These parts of Acts pertain to the famine of 48 in which Helena played such a prominent role.
The controversy which begins in Antioch was the same discussed by Josephus when Ananias and Eleazar debate the need for Izates to be circumcised. This is totally appropriate in context. Historically, this was the beginning of a broader debate about circumcision within Judaism. Since that debate was represented in the Pauline literature, later Acts paints a Christian veneer over the debate and reframes the history as a church affair.
Additionally, in the story of Queen Kandake's Ethiopian eunuch, Eisenmann believes the author of Acts is actually speaking about Helena of Adibene. Kandake is a euphemism, and there is the invocation of the Sabean/Sabean word play (baptizers vs. Yemenites, roughly). She is "Ethiopian" because she is "Arab" generally, but also a daily washer. The historical Kandake died before the common era.
The eunuch then is Izates. He followed Ananias's advice and did not circumcise, but then he is later convinced to do so (i.e.: he cut his skin but shouldn't have, hence the derogatory).
The Talmudic discussion of this uses similar language to Philip's "Do you understand what you are reading?" invoking Genesis (incidentally, this same topic calls Izates a son of Ptolemy).
The meaning of this, in Eisenmann's view, is that Philip is the one who converts Izates to the strict sect of Judaism which becomes proto-Christianity. Of course, Helena joins him. In this sense, Philip is the famous "Evangelist" for accomplishing a major conversion. Moreover, Izates is the actual "Agbar", not the third century Edessan caricature of Doctrine of Addai.
My own view of this is as follows:
- The removal of the Boethusians to Bashan occurred no later than 6 AD, and Philip the Tetrach who rules that domain has some family connection to them.
- The Boethusians, as Beit Honiyyo, introduce proto-Gnostic elements from Leontopolis to the Essene and Samaritan sects of the Transjordan, creating the Nazarene sect.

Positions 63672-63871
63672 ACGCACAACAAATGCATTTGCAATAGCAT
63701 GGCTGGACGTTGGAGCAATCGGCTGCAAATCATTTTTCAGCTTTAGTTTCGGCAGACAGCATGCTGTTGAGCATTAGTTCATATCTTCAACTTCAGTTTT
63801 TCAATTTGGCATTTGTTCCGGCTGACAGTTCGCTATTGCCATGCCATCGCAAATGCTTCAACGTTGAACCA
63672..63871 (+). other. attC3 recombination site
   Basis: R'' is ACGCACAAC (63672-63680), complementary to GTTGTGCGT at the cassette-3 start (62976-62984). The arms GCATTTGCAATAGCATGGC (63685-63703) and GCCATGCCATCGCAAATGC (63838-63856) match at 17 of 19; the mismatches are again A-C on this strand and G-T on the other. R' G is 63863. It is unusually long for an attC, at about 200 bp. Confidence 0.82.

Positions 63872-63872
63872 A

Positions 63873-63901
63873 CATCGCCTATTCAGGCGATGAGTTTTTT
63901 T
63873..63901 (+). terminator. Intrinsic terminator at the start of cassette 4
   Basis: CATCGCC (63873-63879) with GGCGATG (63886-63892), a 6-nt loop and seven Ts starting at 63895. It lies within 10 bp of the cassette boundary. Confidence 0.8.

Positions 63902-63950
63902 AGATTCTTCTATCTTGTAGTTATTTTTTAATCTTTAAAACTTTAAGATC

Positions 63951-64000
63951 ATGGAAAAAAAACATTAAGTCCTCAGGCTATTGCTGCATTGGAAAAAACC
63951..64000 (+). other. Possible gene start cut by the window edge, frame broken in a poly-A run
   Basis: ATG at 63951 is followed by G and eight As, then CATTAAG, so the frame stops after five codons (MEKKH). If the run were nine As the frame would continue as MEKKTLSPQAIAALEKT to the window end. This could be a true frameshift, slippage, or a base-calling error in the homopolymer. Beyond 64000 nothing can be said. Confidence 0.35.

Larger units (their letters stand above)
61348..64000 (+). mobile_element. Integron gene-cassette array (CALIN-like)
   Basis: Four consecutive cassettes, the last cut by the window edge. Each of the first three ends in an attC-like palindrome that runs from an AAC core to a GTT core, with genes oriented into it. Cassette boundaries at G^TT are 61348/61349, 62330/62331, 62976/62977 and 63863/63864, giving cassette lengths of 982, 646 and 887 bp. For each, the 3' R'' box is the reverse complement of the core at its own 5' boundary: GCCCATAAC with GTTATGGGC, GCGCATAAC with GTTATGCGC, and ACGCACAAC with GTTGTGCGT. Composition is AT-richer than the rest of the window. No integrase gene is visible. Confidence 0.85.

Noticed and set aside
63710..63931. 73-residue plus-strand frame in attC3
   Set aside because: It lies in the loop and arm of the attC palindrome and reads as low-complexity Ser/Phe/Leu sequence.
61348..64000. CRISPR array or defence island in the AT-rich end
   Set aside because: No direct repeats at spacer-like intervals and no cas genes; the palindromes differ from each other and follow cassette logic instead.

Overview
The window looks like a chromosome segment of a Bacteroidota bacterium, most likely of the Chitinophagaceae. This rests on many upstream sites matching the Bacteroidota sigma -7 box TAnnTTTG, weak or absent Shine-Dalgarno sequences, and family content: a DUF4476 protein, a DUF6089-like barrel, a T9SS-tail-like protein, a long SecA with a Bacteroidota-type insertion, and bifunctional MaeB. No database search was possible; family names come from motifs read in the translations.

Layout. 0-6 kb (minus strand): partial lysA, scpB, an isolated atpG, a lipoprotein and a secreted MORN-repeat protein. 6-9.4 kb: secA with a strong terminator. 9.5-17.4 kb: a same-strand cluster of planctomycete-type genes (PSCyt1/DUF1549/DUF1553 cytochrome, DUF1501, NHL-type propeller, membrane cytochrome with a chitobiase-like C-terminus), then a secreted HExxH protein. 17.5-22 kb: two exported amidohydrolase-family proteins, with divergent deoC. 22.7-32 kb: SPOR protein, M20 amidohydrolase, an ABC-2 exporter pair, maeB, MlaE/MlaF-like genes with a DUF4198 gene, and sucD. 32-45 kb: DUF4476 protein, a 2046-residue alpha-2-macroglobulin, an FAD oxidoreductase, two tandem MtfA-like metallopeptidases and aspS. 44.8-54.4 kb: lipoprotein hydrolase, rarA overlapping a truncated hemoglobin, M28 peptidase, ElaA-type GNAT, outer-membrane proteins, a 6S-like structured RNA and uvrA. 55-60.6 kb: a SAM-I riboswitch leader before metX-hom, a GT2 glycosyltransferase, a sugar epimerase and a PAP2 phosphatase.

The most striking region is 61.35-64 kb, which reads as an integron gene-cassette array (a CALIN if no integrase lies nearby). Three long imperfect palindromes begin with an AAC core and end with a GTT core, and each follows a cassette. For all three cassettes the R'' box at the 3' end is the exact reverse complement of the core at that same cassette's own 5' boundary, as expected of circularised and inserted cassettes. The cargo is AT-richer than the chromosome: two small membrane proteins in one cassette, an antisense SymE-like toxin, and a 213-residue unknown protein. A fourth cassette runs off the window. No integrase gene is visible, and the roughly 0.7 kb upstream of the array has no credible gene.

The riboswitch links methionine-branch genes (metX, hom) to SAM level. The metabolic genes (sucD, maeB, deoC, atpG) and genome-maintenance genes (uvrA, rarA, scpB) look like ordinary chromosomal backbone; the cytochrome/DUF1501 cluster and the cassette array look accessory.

- Philip is converted to the Nazarene sect.
- "John The Baptist" is no real person, but is the allegorical teacher associated with a set of sects in Transjordan who experience a regional great awakening due to displeasure with Rome and Herod. Including the arrival of both Egyptian and Babylonian Jews in Bashan with their on unique traditions of Judaism.
- Izates and Helena are converted - by Philip the Tetrarch - to the Nazarene persuasion.
- The dirty secret of Josephus and the AD 30s is that Antipas and Herodias had Philip killed for political reasons, but were supported by Jews unhappy with his sectarian leanings.
- This, plus Antipas's troubles with Nabatea, can be described as a general usurpation consistent with his ambition to rule all Judea.
- There was no John the Baptist to kill. Antipas killed Philip, and persecuted the Nazarenes, Essenes, etc. generally
Then, Helena chooses to infuse the Nazarene sect with wealth, in addition to sponsoring other sects. The House of Hillel keeps baiting her, but she can't help but keep supporting these sects.
Helena's sponsorship funds the proto-Christian community, which takes off in the 50s with a messianic expectation for James and Simon, recognizing Theudas and Helena as the Holy Mother and Child. With James's, later Simon's deaths, the movement reorients and splits. Versions of it are immensely popular after the Temple's destruction, which validated the sect in spite of its failed messianic implications.
Pauline literature is written later, as heads cool, to deradicalize former cult adherents (i.e.: it's okay to start living the gentile lifestyle now).
Three stages to Christianity:
1) Nazorean sect = Leontopolis proto-Gnosticism to Bashan where it mingles with Essene and Samaritan sects
2) Christian sect = The influence stemming from the conversion of the Adiabene royals to the Nazarene sect
3) Pauline corpus = Deradicalizing Christians, steering towards Philo's template, after the trauma of the temple's destruction fades into memory.
This is why Josephus even mentions Helena and Izates. You'd never know why anyone should care based on the current version of Antiquities. However, by seeing these narratives represented in Acts, we can understand that they're essential to Christian origins and probably at one point there was a copy of Josephus which place the role of the Christian cult in leading to the Jewish revolt into context.
"We can thank the Christians for this disaster" is something I imagine which could never survive the redactions of orthodoxy. However, this may very well have been the context for Josephus mentioning the story of Izates's conversion to Judaism.